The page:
Coronavirus – Carlo Ratti, founder of CRA – Carlo Ratti Associati and director of MIT Senseable City Lab, has developed CURA, a compact Intensive-Care pod for patients with respiratory infections, hosted in a 20-foot intermodal container with biocontainment. The unit is being built for test at a hospital in Milan, Italy.
The pods “can be quickly deployed in cities around the world, promptly responding to the shortage of ICU space in hospitals and the spread of the disease.” Explained Carlo Ratti.
The units are connected by an inflatable structure to create multiple modular configurations (from 4 beds to over 40), and can be placed in proximity to a hospital to expand the ICU capacity, or could be used to create self-standing field hospitals of varying sizes.
Each CURA pod would contain all the medical equipment needed for two COVID-19 intensive-care patients – including ventilators and intravenous fluids stands. All units can be connected by an inflatable corridor.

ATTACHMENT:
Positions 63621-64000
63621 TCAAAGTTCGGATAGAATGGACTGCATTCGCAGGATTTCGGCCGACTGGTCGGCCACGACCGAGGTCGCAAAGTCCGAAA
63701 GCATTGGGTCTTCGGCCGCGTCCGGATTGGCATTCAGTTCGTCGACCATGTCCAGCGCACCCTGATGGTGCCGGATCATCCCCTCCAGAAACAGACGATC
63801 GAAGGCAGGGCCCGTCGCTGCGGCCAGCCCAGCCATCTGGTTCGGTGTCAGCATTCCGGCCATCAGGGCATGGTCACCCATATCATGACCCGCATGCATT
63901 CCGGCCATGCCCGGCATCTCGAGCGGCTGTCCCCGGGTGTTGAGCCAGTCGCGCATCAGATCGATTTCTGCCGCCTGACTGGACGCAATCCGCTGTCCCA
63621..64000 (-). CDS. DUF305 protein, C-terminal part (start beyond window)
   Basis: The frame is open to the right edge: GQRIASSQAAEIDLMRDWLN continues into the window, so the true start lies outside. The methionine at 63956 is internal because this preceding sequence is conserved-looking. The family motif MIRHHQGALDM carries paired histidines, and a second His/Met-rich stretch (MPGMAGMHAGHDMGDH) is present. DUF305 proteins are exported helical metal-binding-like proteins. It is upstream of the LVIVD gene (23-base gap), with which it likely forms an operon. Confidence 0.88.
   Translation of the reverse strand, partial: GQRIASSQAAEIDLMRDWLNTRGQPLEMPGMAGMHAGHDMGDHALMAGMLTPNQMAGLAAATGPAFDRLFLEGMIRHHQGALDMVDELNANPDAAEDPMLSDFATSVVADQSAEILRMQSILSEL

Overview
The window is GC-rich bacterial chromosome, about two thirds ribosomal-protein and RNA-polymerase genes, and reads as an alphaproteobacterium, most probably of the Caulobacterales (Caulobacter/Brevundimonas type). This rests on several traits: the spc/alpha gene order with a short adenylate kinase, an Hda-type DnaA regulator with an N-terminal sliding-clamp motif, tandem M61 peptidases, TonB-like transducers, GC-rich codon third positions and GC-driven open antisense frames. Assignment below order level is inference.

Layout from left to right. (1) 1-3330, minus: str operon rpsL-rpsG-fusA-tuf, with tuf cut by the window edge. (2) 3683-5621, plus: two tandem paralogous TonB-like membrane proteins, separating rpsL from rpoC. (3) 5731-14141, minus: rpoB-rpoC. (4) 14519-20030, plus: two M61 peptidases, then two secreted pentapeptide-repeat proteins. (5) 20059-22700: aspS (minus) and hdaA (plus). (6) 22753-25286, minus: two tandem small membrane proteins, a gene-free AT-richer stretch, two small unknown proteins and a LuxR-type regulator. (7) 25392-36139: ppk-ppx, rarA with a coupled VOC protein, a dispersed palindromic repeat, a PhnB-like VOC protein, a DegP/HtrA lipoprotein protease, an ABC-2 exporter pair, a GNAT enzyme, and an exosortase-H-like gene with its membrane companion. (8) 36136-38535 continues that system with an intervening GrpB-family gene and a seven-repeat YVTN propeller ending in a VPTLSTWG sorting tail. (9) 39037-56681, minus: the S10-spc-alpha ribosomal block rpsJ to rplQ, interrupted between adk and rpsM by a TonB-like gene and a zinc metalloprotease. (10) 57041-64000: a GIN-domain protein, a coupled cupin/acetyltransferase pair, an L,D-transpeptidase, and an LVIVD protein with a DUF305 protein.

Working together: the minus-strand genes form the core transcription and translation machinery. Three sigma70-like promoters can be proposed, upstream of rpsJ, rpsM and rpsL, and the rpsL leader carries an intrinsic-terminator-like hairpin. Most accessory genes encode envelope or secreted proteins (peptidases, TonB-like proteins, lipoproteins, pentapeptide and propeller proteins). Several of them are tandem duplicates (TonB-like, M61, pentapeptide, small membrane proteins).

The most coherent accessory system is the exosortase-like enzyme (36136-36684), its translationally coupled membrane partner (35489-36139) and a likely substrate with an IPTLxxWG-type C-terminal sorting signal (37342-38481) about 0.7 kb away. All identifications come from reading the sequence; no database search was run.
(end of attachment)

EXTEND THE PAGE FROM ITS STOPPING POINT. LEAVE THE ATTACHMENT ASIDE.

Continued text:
The first CURA pod – whose open-source design has been initiated by an international task force of architects, engineers, doctors, military experts and NGOs and is open to further contributions – were developed with the sponsorship of European bank UniCredit.
In the last weeks, hospitals in the countries most affected by COVID-19, from China to Italy, Spain to the USA, have been struggling to increase their ICU capacity to admit a growing number of patients with severe respiratory diseases, in need of ventilators.
The response to the emergency has been to set up makeshift emergency hospitals such as tents, or build new prefabricated wards with biocontainment. While the latter option is time and resource-intensive, the former one exposes medical professionals to a higher risk of contamination and adds operational strain, especially in the long run.
Learning from both approaches, CURA strives to be as fast to mount as a hospital tent, but as safe as a hospital’s isolation ward to work in, thanks to biocontainment – an extractor creates indoor negative pressure, complying with the standards of Airborne Infection Isolation Rooms AIIRs. It follows the standards for COVID-19 hospitals issued by the Chinese authorities, while speeding up execution.